If this farcical travesty of a legislative process can be good for anything, let it be that we can no longer have any delusions about our power within a representative democracy. Stop blaming ourselves; we never stood a chance. This was their battleground, they set the terms and they always win. If we really want to fight them, we need to think, dream and act much bigger.
The three main parties have become little more than sales representatives pitching for and protecting the interests of big business. Their promises are worthless. All they care about is their commission.
You might vote for Labour in the hope they might pull the knife out a little – then get angry if they don’t – or you could start thinking about real alternatives to the good cop, bad cop routine of British politics.
As Malcolm X said:
You don’t stick a knife in a man’s back nine inches and then pull it out six inches and say you’re making progress.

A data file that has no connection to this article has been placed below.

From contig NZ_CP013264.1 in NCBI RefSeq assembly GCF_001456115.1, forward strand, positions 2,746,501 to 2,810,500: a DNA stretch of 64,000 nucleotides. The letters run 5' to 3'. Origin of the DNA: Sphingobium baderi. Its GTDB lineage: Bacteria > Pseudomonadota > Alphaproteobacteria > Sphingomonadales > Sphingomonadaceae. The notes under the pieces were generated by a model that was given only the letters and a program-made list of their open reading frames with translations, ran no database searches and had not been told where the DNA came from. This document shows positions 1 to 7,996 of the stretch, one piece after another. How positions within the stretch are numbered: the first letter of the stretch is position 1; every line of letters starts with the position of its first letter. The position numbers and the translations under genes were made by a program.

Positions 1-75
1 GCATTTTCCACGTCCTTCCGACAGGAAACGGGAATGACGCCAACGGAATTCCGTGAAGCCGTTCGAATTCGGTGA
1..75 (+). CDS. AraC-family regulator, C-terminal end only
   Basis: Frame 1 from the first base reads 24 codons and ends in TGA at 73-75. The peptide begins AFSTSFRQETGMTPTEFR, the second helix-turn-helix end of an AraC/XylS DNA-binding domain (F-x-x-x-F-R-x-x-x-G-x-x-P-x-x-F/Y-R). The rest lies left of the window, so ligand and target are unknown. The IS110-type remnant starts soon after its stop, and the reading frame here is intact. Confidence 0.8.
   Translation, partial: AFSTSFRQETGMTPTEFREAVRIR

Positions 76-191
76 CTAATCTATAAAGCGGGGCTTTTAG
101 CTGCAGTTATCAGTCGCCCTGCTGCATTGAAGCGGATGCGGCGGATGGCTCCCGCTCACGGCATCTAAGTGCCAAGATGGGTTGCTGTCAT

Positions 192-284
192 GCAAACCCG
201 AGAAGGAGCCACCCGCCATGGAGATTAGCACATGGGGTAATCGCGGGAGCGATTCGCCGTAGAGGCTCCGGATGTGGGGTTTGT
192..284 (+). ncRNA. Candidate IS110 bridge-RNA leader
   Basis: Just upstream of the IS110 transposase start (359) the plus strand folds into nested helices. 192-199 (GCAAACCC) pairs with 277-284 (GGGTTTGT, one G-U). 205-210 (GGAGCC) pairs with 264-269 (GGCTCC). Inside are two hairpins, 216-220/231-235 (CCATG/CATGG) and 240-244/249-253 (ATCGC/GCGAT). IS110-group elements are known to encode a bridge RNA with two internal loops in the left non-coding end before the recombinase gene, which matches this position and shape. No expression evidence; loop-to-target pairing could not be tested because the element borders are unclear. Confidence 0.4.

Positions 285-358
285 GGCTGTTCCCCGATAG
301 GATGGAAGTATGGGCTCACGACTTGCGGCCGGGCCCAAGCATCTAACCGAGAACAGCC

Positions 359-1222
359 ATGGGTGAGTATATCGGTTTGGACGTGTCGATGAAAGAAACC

George Galloway’s victory – whatever the rights or wrongs of his politics – shows that people will seize any opportunity to tell three identical right-wing parties that they have had enough and that the old certainties are anything but certain.
There is a vacuum in politics left by the gap between a Westminster elite and the people they are supposed to represent. This is a space within which hatred might flourish as the rise of the far right worryingly suggests. But this is also the space of possibility for the real, radical alternatives needed if our planet is to survive. This is the time to make our demands and hopes more bold, not to withdraw and claim voting doesn’t change anything or to hold our noses and vote for the candidates we are told stink the least.
It is not enough to refuse to vote and believe we are creating alternative, autonomous zones, refusing to participate in the ballot for fear of seeming to endorse the status quo. It makes no strategic sense to leave the field of battle uncontested as the most rapacious elements of humanity increasingly use the powers granted by slim electoral success to criminalize dissent, step up surveillance, militarize the police and pass regulations and laws to choke off any possibility of attempts to live outside the system.